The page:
This week the rubber meets the road. Shovels in the soil, seed potatoes out of the root cellar and sprouting, seed packets stacked on the kitchen counter, and rain and hail storms every ten minutes reintarnating the potholes we volunteer to keep filled. It still dips into the 30s at night. We’re still wearing knit hats. But it’s the first week of April and every sun ray feels like love. We have spring fever. Sunday was a New Moon.
The moon, it turns out, is a Farmer’s Almanac basic. Its ebb and flow, wax and wane, affects ground moisture, and the timing to plant both underground and above-ground crops.
The water issue really isn’t a problem here — our issue is the cold — but I like the idea of the moon pulling the earth’s water. Potatoes and other root vegetables like to be planted on the waning moon (getting smaller). I think hiddenness. Plant peas and cabbage and broccoli seeds when the moon is waxing (getting bigger).
I’ve been weeding and sifting huge moss slabs and other green stuff out of the soil. It was an experiment to leave the thick layer of straw off of the gardens this year. We had so much still half-decomposed last April that I thought some minimal moss build-up would be preferable to hauling all that wet straw to the compost. Wrong. The mossy ground cover here takes in a full inch of top soil. And it chokes out the seedlings. I don’t use any poison, so I’m sifting it out on a nifty screen.
Our younger Twenty Something daughter called this week from nursing school and expressed concern about the first cedar arch seen in last week’s blog. “I hope it’s not an eyesore,” she said, “with all that plastic.” She was a bit cranky, having just gotten out of a 3 hour lecture on breastfeeding. She thanked me for breastfeeding her, and reminded me that she’d been born with a tooth, as though I could forget. Vampire child. As we talk, our conversation veers happily toward love, and I gaze out at sunlight glistening through the five glorious, feminine, curved arches and dark, fertile, freshly turned earth.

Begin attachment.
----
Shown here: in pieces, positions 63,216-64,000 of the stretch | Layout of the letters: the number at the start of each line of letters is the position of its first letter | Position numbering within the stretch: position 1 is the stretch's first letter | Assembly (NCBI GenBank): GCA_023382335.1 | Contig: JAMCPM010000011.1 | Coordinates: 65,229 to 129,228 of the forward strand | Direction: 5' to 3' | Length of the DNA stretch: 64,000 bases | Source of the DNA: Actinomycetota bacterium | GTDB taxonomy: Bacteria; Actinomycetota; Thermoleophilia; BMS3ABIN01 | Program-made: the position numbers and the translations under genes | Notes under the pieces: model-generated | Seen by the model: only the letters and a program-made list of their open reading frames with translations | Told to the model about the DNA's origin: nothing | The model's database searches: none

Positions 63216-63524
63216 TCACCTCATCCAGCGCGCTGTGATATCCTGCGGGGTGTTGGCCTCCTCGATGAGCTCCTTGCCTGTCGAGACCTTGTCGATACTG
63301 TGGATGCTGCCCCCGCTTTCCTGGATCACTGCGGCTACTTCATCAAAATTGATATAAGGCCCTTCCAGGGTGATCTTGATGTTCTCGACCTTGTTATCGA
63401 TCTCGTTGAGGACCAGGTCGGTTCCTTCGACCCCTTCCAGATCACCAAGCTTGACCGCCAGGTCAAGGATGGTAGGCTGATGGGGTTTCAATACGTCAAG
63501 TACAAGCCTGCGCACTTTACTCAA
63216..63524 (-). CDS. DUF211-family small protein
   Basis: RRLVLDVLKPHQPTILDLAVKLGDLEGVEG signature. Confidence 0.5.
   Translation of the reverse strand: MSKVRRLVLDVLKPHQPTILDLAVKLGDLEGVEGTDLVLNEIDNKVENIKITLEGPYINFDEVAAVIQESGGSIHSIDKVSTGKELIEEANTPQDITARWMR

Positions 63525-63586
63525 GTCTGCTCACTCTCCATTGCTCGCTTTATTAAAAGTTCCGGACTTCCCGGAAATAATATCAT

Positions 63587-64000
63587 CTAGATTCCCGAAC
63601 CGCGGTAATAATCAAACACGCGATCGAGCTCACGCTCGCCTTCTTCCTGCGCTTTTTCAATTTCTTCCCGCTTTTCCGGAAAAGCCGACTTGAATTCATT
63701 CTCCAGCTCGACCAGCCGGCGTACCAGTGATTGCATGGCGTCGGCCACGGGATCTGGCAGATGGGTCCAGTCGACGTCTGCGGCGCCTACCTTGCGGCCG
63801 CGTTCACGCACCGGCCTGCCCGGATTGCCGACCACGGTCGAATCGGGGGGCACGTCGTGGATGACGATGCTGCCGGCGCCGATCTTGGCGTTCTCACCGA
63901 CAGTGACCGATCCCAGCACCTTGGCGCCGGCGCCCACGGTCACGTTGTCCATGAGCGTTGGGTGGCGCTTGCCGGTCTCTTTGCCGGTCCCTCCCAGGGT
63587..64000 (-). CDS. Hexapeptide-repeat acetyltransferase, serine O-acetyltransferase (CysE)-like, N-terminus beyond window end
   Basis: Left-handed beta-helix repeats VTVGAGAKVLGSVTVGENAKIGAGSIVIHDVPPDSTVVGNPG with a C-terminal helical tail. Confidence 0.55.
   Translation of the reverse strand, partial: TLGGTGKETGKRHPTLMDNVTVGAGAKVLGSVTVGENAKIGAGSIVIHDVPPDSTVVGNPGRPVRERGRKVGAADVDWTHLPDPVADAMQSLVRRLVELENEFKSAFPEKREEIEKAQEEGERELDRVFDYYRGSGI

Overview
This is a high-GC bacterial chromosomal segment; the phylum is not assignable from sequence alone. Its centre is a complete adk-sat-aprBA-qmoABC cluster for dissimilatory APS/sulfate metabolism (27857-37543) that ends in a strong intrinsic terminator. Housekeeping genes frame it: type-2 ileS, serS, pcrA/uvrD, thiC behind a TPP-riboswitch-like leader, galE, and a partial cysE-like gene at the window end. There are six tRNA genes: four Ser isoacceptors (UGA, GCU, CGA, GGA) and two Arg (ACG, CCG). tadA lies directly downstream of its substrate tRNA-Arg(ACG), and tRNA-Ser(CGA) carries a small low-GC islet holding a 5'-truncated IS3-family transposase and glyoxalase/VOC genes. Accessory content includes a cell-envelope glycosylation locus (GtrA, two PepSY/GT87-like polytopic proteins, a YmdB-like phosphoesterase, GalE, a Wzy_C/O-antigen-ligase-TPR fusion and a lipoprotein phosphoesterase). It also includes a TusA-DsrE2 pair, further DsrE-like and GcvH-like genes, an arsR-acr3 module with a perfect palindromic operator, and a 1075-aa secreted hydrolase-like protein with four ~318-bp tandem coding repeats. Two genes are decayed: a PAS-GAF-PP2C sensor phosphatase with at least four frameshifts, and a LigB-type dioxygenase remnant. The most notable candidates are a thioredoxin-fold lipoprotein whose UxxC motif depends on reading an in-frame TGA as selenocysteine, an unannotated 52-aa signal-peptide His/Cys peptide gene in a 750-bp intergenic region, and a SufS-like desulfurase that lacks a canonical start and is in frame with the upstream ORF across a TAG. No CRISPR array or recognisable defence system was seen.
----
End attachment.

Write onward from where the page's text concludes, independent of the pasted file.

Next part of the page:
We are actually digging holes! At least in the garden. We’re filling them up out on the road, where at this time of year, the holes spit out the gravel overnight.
A woman in a black Lexus offered the Bearded One a religious tract on the road earlier this week. When it gets nice out, the evangelical traffic really picks up. Neither of us is in the market for a religion, though. So when we step out on the road, I scan up and down for proselytizers.
The Bearded One/Moses sees my concern, and knows I struggle with what to lovingly say to well-meaning religious workers. So, as Ruby the Golden Retriever rushes to the edge of the road to deliver her pee mails, he sings out in a low, rumbling, Charlton Heston baritone, “LET MY PEE PEE GOOOOOO!” …. farmlet humor that might not translate into blog, I wish you could hear the melody …. and it’s like magic, I laugh, leapin’ and hoppin’ on a spring moonshadow, and say that if Brother Love himself comes up our road with his Traveling Salvation Show, I’ll help him set up the tent.